# Custom Tire Force and Torque

Compute interactions and spatial relationships between tire and ground surface

*Since R2024a*

**Libraries:**

Simscape /
Multibody /
Forces and Torques

## Description

The Custom Tire Force and Torque block computes the interactions and spatial relationships between a tire and the ground surface.

To model a custom tire, use the outputs from the block to compute the tire force and torque. Then, loop these signals into the block as inputs. The image shows the diagram of a custom tire model.

You must calculate the tire force and torque relative to the contact frame of the tire.
The contact frame is at the contact point and the *z*-axis of the frame is
perpendicular to the contact plane. The tire force must be nonnegative. If the tire force is
negative, the block clips the input force to zero. Additionally, you must maintain consistent
units for force and torque throughout the simulation.

The follower frame is at the center of the tire. The image shows the follower and contact frames of the tire at zero configuration.

The yaw, camber, and spin angles correspond to a
*y*-*x*-*z* sequence rotation about the
follower frame of a tire.

The block has two methods to calculate the data that characterizes the interactions and spatial relationships between the tire and the ground. The closest point method determines the contact point by finding the point on the ground surface that is closest to the center of the tire and lies in the plane of the tire. The contact normal vector is at the contact point and perpendicular to the contact patch at the contact point.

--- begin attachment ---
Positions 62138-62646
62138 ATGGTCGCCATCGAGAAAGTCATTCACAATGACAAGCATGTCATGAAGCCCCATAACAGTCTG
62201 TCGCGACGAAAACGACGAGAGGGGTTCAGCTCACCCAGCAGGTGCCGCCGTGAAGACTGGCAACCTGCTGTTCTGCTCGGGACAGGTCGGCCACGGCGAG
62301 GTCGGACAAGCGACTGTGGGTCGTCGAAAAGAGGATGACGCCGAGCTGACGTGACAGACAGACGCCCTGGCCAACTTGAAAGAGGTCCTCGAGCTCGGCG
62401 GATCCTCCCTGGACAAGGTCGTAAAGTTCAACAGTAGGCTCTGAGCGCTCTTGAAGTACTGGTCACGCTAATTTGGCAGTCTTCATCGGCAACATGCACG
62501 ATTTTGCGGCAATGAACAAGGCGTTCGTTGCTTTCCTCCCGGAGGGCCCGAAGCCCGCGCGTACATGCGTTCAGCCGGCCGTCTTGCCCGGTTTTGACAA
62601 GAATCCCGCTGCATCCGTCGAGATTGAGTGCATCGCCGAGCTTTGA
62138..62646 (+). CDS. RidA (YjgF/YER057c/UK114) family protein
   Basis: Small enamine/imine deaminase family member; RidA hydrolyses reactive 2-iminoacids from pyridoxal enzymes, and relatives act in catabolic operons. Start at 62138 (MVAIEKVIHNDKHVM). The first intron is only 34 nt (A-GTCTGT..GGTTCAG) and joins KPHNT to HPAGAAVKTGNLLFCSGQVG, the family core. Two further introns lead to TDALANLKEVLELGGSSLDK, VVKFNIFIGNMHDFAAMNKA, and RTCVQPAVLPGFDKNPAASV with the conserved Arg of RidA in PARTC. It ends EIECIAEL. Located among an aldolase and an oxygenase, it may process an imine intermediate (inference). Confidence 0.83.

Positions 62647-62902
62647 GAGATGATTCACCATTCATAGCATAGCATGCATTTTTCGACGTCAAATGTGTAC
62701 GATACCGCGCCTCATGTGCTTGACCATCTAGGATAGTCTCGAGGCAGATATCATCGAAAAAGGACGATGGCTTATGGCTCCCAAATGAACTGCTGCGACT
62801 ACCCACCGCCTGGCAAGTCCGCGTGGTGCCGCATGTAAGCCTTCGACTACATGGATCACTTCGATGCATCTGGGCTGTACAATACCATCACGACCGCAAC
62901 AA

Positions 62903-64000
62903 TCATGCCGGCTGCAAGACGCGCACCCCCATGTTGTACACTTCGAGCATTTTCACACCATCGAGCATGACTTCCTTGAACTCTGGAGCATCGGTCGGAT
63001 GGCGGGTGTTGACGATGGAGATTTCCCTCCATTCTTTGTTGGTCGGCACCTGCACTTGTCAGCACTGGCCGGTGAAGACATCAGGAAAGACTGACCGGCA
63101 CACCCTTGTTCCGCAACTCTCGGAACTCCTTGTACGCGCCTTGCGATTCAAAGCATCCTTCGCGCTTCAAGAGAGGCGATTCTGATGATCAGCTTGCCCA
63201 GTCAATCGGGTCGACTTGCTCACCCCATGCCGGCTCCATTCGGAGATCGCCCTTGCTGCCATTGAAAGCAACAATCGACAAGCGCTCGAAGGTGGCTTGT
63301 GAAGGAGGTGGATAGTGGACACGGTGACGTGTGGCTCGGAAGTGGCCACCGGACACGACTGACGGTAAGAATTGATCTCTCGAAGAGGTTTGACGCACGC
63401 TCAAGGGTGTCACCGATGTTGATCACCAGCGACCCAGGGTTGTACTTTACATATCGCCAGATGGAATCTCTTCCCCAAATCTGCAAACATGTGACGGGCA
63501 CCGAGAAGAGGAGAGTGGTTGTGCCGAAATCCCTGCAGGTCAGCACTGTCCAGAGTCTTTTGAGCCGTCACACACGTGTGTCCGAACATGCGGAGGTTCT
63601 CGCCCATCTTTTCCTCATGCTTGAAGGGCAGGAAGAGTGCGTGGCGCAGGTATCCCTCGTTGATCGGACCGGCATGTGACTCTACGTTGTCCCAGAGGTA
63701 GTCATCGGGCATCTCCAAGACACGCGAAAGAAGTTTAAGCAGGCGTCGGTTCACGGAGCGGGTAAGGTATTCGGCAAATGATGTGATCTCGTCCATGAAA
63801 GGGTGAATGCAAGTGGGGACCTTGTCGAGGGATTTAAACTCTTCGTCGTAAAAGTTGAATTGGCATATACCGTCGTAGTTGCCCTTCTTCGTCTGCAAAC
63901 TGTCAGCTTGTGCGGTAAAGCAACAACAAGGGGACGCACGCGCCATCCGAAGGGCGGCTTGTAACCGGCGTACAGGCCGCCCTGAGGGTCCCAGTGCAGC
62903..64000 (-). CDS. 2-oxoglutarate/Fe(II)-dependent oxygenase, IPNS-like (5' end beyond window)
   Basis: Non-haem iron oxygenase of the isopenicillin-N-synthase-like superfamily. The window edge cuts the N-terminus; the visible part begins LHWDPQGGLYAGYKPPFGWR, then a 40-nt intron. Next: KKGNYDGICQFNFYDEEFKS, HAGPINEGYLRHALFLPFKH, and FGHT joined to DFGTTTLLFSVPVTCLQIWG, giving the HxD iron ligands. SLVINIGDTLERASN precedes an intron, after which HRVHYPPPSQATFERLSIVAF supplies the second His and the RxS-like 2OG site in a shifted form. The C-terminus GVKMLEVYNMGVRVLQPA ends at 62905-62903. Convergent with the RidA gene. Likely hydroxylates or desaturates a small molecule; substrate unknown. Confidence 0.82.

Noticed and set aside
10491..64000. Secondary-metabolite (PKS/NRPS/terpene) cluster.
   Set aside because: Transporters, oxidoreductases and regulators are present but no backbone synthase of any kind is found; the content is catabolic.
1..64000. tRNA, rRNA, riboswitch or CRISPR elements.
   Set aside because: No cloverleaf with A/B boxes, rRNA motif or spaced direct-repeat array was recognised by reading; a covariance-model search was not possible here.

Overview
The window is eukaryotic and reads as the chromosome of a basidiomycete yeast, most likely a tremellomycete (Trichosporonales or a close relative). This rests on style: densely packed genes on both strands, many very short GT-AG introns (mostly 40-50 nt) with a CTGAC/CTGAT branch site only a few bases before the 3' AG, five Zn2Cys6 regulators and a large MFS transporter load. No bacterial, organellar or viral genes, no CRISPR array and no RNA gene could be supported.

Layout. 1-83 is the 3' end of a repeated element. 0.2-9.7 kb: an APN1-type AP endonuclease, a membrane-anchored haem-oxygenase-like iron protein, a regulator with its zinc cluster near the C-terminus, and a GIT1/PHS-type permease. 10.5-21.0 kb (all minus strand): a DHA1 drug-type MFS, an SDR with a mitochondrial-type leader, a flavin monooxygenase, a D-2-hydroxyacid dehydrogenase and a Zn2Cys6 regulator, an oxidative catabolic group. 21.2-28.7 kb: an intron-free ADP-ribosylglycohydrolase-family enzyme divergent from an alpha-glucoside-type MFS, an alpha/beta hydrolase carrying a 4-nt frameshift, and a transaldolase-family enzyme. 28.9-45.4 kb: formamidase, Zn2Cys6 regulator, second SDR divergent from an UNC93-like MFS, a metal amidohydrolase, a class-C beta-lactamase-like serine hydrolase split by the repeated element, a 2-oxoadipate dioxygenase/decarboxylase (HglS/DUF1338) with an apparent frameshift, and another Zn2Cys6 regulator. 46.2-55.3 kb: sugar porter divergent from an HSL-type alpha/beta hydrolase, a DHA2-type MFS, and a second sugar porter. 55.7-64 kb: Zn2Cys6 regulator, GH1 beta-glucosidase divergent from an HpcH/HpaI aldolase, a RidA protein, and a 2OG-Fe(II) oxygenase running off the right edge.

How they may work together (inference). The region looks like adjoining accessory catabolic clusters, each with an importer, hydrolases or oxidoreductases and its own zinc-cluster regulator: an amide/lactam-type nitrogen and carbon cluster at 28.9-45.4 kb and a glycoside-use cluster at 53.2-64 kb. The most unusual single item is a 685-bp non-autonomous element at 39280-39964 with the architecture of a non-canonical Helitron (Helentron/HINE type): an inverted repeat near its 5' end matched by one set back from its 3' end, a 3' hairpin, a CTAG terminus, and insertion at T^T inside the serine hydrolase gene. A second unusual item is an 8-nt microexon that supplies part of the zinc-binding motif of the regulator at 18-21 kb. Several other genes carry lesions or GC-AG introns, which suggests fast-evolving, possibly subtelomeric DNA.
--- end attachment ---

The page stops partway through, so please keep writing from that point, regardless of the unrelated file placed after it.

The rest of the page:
For scenarios where tires experience multiple-point contact, such as off-road terrain or obstacles like speed bumps, use the weighted-penetration method. To simplify the computation due to the irregularities of the contact surface, this method computes an equivalent contact plane at each simulation time step to approximate the actual contact area. The contact point is the nearest point on this equivalent plane to the center of the tire. The contact normal vector is at the contact point and perpendicular to the equivalent plane. For example, the image shows how the weighted-penetration method computes the equivalent plane, contact point, and normal vector when a tire encounters a ramp.

The weighted-penetration normal vector, *n*, is orthogonal to the
equivalent contact plane.

**Note**

When using the weighted-penetration method, the contact point may not lie on the actual ground geometry. For example, the contact point may be below or above the ground surface if the contact area is locally convex or concave.

You can use the **con** port to indicate whether the tire and the surface
have a valid contact. If the tire and the surface are not in contact or the contact is not
valid, all sensed outputs, such as the tire force, tire torque, and camber angle, become
zero.

## Ports

### Geometry

### Frame

### Input

### Output

## Parameters

## Version History

**Introduced in R2024a**